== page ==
This post was based on the following article, referenced:
Vilas Boas Fernandes, Walkyria & Rodriguez-Blanco, Cleofas & Politti, Fabiano & de Cordoba Lanza, Fernanda & Lucareli, Paulo & Carlos Ferrari Corrêa, João. (2018). The effect of a six-week osteopathic visceral manipulation in patients with non-specific chronic low back pain and functional constipation: Study protocol for a randomized controlled trial. Trials. 19. 151. 10.1186/s13063-018-2532-8.
From a rehabilitation sciences lab in Brazil comes plans to observe and analyze alternative treatment methods for non-specific lower back pain and functional constipation. Such conditions of chronic pain lead to disability, incapacity and are a severe burden on many individuals. Chronic pain, specifically lower back pain, is a public health concern. Researchers of Nove de Julho University and the Federal University of Mato Grosso have proposed a study to address this concern and hope to help those suffering from lower back pain and functional constipation to find relief.
The study is planned to include patients aged 18-65 who will be randomly assigned to a group that will receive osteopathic visceral manipulation (OVM) or another group that will receive ‘sham’ OVM. The individuals will receive the treatment over 6 weeks and will be assessed: before treatment, after the first intervention session, after the 6-week treatment, and three months after the treatment as a follow-up.
OVM treatment utilizes visceral manipulation techniques. For this study, each patient will be treated by an osteopath after an initial evaluation. The sessions will consist of “light or deep manual fascial releases as well as specific small and large intestine mobilization in the abdomen, as appropriate.” The ‘sham’ OVM sessions will appear only involve light touches without deep mobilization or movement for the same duration and locations as the OVM treatments to ensure that there is an appropriate control group.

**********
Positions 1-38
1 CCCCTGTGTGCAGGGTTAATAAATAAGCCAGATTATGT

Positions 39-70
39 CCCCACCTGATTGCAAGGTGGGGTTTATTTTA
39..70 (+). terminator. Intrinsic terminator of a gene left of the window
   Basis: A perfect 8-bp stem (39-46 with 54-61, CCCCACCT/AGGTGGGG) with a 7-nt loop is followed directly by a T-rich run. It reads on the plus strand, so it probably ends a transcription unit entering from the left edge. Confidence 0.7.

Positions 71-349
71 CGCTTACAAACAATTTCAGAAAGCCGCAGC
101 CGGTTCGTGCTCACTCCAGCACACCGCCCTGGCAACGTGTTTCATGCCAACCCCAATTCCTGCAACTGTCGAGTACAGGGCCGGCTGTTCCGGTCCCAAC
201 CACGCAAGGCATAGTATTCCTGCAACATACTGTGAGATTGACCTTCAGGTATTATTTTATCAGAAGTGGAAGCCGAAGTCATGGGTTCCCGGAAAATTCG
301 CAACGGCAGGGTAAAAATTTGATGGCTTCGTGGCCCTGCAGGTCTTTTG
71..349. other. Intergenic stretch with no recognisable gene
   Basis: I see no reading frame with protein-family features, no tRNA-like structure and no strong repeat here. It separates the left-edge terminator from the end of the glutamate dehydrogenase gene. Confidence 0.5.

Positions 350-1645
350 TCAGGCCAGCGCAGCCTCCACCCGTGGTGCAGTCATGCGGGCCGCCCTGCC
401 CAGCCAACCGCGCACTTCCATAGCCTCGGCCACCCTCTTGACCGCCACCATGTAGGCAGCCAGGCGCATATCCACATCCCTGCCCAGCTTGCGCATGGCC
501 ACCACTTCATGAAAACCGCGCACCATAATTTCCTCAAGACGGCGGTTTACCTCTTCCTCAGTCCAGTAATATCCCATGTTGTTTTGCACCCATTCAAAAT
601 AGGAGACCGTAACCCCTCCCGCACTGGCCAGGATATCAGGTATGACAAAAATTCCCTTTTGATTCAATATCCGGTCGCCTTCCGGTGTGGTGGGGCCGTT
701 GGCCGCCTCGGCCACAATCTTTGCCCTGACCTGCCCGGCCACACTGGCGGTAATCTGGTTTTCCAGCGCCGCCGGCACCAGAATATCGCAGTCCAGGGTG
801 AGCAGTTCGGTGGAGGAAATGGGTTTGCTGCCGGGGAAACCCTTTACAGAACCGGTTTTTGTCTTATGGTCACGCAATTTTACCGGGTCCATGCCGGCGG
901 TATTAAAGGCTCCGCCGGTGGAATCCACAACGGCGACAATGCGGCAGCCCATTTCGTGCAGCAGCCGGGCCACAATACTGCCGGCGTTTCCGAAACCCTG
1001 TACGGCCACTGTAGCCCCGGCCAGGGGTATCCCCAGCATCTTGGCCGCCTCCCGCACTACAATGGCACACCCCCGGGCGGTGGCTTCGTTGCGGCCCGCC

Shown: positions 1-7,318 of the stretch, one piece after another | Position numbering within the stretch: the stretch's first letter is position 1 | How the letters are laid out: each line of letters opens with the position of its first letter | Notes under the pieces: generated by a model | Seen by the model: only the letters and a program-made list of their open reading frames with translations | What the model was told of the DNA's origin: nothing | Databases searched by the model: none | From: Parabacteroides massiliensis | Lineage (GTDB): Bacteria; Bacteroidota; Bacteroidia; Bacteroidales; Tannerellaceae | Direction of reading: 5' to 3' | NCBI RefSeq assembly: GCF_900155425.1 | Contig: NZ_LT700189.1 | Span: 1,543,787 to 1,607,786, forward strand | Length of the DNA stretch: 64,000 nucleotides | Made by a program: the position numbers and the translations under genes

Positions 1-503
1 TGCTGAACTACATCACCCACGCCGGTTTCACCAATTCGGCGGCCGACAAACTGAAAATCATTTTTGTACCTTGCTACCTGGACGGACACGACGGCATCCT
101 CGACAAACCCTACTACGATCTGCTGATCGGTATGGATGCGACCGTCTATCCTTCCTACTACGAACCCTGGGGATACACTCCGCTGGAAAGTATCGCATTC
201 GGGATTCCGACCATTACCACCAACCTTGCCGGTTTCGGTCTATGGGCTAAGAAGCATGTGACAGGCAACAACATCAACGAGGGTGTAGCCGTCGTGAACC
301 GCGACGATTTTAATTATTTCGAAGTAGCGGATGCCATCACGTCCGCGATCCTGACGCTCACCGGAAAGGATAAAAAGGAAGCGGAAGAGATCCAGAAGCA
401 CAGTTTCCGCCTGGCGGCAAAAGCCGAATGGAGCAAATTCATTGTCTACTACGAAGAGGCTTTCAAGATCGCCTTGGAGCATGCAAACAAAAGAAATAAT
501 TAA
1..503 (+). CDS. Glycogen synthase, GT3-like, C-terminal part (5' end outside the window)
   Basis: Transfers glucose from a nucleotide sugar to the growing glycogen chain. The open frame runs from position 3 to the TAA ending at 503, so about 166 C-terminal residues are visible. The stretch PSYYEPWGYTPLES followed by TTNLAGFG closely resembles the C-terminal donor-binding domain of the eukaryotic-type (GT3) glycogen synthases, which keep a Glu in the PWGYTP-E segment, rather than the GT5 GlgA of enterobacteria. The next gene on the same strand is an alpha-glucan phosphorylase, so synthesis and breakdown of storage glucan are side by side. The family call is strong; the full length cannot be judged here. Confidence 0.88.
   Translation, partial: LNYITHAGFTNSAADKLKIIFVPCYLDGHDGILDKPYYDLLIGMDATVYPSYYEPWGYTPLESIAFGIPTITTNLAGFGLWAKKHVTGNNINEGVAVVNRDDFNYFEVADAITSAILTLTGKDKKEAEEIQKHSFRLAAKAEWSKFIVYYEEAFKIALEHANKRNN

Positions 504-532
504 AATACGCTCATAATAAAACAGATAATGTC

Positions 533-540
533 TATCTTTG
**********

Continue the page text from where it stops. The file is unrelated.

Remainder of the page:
The outcome of the treatment will be assessed with multiple tests. Pain and functionality will be monitored through evaluation of lower back pain intensity and the Oswestry Disability Index. To assess the psychological effects, the Fear-Avoidance Beliefs Questionnaire will be administered. Additionally, the electrical activity of lower back muscles will be recorded and analyzed with electromyography (EMG) techniques and devices. The participants of the study will be asked to first perform the Biering-Sorensen test to establish a reference for the EMG data.
EMG data will be recorded during the Flexion-relaxation phenomenon (FRP). FRP is the phenomenon in which there is decreased or absent EMG activity in the paraspinal muscles during full trunk flexion. FRP occurs in individuals without symptoms of back pain. It has been found in past studies that individuals experiencing lower back pain, FRP does not occur. Researchers and clinicians see this as an opportunity, as FRP may be used to assist diagnosis and treatment of those suffering with lower back pain.
For the acquisition of EMG signals, the FREEEMG 1000 will be used from BTS Bioengineering. The FREEEMG system consists of multiple probes connected to gelled electrodes to adhere to the specific muscle to be monitored. A wireless connection to a computer transfers the data to be processed and analyzed through specialized software. The FREEEMG system offers the ability to acquire accurate muscle activity data wirelessly, minimizing the effects of the system on the natural movement of the patients.
This study utilizes various technologies and methods for the assessment of the OVM treatment, combining objective measurements such as the FREEEMG with valuable subjective information from the patients such as the questionnaires. The results of this study will help researchers and clinicians understand the effectiveness of the OVM treatments which can help find relief for those suffering from lower back pain and functional constipation.